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Bridging the gap between genetics and motivations to drink alcohol

  • People's alcohol expectations are known to influence their likelihood of developing alcohol problems.
  • New research has found that a person's genetic makeup may influence their motivation to drink, leading to behaviors that increase the risk for alcoholism.
  • Particularly important motivations involve drinking to relieve social anxiety and improve mood.

Alcohol researchers already know that people who expect positive results from drinking a better mood or social ease are more likely than other drinkers to develop alcohol problems. Conversely, those who have negative expectations queasiness, dizziness or fatigue are less likely to develop alcohol problems. A study in the January issue of Alcoholism: Clinical & Experimental Research has found that a person's genetic makeup may influence their motivation to drink, which can, in turn, enhance behaviors that increase the risk for alcoholism.

"We were interested in learning if beliefs about alcohol provided a partial explanation for how risk for alcoholism is transmitted across generations," said Carol A. Prescott, associate professor of psychiatry and psychology at the Virginia Institute for Psychiatric and Behavioral Genetics, Virginia Commonwealth University, and first author of the study. "This transmission could be either environmental, in that young adults model the drinking behavior and motivations of their parents, or through genetic mechanisms, meaning there are physiological reasons alcohol is perceived as more pleasurable by some people and this is transmitted from alcoholic parents to their offspring via genes. For example, we know that people with a family history of alcoholism are more likely to have positive expectations and less likely to have negative ones."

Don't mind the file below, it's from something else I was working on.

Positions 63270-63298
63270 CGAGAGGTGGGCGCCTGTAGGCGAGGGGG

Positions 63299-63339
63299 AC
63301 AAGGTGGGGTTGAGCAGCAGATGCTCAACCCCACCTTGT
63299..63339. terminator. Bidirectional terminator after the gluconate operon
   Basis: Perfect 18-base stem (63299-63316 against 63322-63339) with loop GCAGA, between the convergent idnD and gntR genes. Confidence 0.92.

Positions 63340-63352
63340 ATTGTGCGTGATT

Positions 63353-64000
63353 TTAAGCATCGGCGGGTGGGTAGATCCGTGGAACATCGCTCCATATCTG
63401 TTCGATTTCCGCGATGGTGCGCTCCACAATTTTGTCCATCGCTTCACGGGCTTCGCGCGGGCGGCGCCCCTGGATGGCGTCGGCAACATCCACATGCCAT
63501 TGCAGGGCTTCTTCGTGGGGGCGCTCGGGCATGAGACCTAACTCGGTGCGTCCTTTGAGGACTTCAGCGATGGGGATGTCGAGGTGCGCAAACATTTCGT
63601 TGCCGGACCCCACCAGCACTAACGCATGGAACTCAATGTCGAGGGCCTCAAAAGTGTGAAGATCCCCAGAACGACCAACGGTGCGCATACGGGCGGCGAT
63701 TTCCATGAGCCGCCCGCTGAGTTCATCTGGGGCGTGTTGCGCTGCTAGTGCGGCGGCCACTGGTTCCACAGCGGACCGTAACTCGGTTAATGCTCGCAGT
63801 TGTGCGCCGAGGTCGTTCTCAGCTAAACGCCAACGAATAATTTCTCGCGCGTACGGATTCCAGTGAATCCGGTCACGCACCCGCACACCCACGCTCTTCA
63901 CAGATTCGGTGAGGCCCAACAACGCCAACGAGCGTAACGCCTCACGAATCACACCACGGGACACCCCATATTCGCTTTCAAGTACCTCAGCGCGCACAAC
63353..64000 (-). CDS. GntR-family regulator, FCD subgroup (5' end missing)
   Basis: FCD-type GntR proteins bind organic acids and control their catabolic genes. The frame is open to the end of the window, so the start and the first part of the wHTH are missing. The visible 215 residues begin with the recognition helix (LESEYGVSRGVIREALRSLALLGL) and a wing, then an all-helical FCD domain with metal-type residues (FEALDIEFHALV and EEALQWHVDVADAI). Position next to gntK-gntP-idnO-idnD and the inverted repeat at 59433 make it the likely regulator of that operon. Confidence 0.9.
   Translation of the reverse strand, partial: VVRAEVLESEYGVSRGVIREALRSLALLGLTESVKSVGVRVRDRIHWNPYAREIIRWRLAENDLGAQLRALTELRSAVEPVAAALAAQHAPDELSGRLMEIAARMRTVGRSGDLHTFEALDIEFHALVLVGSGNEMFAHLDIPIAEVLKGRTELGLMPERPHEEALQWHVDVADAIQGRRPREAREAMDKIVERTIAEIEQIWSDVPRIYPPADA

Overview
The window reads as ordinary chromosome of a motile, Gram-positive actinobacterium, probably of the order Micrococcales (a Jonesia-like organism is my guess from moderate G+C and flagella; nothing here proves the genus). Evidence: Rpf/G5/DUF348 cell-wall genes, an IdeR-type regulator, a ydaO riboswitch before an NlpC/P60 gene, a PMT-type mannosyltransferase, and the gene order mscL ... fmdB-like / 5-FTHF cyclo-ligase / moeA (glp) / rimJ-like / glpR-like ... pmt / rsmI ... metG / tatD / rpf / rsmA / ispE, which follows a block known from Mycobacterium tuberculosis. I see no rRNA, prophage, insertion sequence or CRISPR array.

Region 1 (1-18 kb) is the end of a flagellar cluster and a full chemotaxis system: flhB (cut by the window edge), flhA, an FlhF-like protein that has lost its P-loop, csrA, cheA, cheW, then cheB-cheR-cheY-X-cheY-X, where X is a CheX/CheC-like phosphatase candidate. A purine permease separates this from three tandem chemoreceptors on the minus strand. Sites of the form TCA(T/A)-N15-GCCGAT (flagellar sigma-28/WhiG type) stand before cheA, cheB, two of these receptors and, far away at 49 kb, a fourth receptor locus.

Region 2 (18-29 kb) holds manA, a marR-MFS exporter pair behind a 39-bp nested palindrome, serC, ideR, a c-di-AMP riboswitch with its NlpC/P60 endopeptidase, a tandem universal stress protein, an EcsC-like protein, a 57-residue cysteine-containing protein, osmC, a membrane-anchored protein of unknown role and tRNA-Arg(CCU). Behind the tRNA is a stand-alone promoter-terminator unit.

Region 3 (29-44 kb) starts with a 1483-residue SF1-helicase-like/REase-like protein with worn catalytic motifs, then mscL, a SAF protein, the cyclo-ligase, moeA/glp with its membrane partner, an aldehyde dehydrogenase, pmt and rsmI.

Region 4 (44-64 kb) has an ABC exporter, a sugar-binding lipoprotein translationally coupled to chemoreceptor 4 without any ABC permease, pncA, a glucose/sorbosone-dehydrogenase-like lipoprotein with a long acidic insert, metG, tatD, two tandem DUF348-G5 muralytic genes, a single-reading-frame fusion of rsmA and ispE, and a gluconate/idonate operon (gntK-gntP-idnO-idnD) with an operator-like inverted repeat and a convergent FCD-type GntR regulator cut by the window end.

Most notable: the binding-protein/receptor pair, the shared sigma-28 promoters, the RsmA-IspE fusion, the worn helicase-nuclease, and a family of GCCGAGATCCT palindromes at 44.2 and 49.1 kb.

"Although there is much consensus that alcohol abuse and dependence are caused, in part, by genetic factors, there is less certainty concerning what is inherited and how that genetic
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14-Jan-2004


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